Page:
Plenty of other examples of this defense-centric approach crop up in the recent past.  In Ballard's "Stay in the Boat" General Conference address, though he mentions that questions are fine and that the church will help rescue those who have fallen out of the boat, he doesn't provide any specific questions.  He certainly doesn't provide any specific answers, either, and instead opts to spend the majority of his time telling us to wear our life jackets and not to get distracted.  He pays lip service to those who are no longer in the boat but imparts no reasons or methods to return.  It's all about retaining the people who are already there, safely aboard the Good Ship Zion.

Ballard revisits this strategy a few years later, asking those who are struggling with their faith, "Where will you go?"  Though he acknowledges that some have left the church, he doesn't discuss where they have gone.  Nevertheless, he is quick to imply to those who are still invested in the church that there really is nowhere else to go.  This, again, discourages the attrition of faithful members while providing nothing that assuages the concerns of doubters, progressive Mormons, fringe members, or the people who are, theoretically, drowning in the sea of nothingness beyond the hull of the boat.

And perhaps no recent example of this attitude is quite so callous as the announcement that the policy of exclusion for LGBT children had been reversed.  Notice how this information is framed by the First Presidency, as reported by the faceless Newsroom:
  • Nelson talks about how exciting it is that this is a real-life revelation, but offers no explanation and no apology for the original policy and provides no sympathy for anyone hurt by it.
  • Oaks focuses on Christ's love and says that the "very positive policies...should help affected families," but also offers no explanation or apology for the original policy.  He mentions that families have been "affected," but does not describe what those effects may have been.  "Affected" is a neutral term.  You can be affected positively or negatively.  Saying someone was affected is not an acknowledgement of the marginalization and bigotry that was inflicted upon them.
  • Eyring explains that revelation has helped the church adapt to changing circumstances, implying the policy didn't change because the church did—it changed because the circumstances did.  And he also does not offer an explanation or an apology and also does not express sympathy for those who were "affected" by the three-year exclusion.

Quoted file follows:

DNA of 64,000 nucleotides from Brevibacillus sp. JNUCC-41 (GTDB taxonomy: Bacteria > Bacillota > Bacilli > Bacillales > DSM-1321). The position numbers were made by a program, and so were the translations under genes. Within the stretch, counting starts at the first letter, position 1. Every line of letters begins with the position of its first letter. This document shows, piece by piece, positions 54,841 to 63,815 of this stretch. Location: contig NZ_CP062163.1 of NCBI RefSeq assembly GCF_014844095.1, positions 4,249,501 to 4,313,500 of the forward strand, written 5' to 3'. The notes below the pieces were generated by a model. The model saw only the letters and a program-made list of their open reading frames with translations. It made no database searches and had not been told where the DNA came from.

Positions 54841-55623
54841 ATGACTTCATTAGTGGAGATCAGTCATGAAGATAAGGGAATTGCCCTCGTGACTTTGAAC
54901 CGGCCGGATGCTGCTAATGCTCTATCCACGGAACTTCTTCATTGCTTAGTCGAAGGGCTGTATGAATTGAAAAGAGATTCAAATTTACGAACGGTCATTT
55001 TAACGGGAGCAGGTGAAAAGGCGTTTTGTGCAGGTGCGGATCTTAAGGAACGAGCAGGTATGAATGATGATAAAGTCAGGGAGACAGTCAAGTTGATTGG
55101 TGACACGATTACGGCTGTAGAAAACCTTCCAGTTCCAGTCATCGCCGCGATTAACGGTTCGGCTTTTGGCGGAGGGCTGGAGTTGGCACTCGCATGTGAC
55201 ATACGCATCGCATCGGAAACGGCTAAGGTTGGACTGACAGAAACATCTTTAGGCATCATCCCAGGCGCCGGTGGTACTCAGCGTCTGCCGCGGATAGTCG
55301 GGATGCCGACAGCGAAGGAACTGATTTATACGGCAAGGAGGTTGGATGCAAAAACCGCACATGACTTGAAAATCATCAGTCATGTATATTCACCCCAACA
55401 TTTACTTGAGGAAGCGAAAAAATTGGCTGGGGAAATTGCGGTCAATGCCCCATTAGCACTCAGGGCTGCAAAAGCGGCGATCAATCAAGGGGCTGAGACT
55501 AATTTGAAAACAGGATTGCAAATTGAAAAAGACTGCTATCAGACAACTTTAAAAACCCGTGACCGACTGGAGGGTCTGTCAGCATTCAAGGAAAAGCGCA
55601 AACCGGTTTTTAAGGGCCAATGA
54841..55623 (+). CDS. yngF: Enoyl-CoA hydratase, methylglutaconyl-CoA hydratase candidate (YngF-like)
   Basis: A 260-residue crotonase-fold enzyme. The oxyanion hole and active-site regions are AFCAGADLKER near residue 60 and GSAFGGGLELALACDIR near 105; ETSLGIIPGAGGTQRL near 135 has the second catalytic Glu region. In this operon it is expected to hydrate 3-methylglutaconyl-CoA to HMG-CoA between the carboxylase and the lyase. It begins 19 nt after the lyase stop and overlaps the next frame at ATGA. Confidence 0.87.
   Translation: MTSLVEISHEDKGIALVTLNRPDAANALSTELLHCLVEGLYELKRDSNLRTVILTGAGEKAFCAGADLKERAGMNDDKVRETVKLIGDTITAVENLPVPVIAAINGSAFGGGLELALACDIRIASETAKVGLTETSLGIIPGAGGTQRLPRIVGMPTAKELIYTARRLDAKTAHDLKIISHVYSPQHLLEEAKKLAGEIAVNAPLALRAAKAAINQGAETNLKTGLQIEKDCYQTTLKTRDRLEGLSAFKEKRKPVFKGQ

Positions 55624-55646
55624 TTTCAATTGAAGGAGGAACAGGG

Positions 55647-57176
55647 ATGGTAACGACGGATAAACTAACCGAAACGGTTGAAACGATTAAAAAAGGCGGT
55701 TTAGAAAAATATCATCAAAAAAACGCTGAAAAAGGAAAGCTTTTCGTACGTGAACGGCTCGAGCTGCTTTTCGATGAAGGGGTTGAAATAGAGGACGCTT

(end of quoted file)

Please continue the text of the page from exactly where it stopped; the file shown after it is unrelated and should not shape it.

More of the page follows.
All of this is geared toward those who weren't particularly bothered by the policy.  In fact, reading the news release doesn't alert anyone who was not already aware that this was enacted less than 3 years prior.  To a casual observer, this sounds a little like the way the lifting of the priesthood ban is framed—it used to be one way, but now it's another way, and now look at how wonderful it is for us to be moving forward!  

This is still playing defense.  Rather than acknowledge some uncomfortable things that will win them integrity points with critics and doubters and attempting to explain the reasons for those uncomfortable things (which would risk generating doubts among the membership base), the church leaders gloss over and obfuscate the more emetic information and turn their focus to comforting, positive talking points that the general membership is likely to digest.  There's nothing proactive here.  There are no strikers on this field.  This is just a way to prevent shots on their own goal, and they accomplish this by refusing to take shots at the opposing goal.

But beyond the sports metaphor, this behavior shows a hypocrisy in Jesus's shepherd metaphor.  Because by safeguarding the testimonies of the faithful while sacrificing the testimonies of those most at risk to faithlessness, the church is essentially sacrificing one group's salvation in favor of safeguarding another group's salvation. It is leaving the one and expending all its energies on the ninety and nine.  We should expect more from a church that claims to uphold the restoration of the same gospel taught by Jesus himself.  But many of us have learned to expect disappointment.  We've learned that, when the church is at a crossroads between the Christlike decision and the businesslike decision, it will rarely choose the right.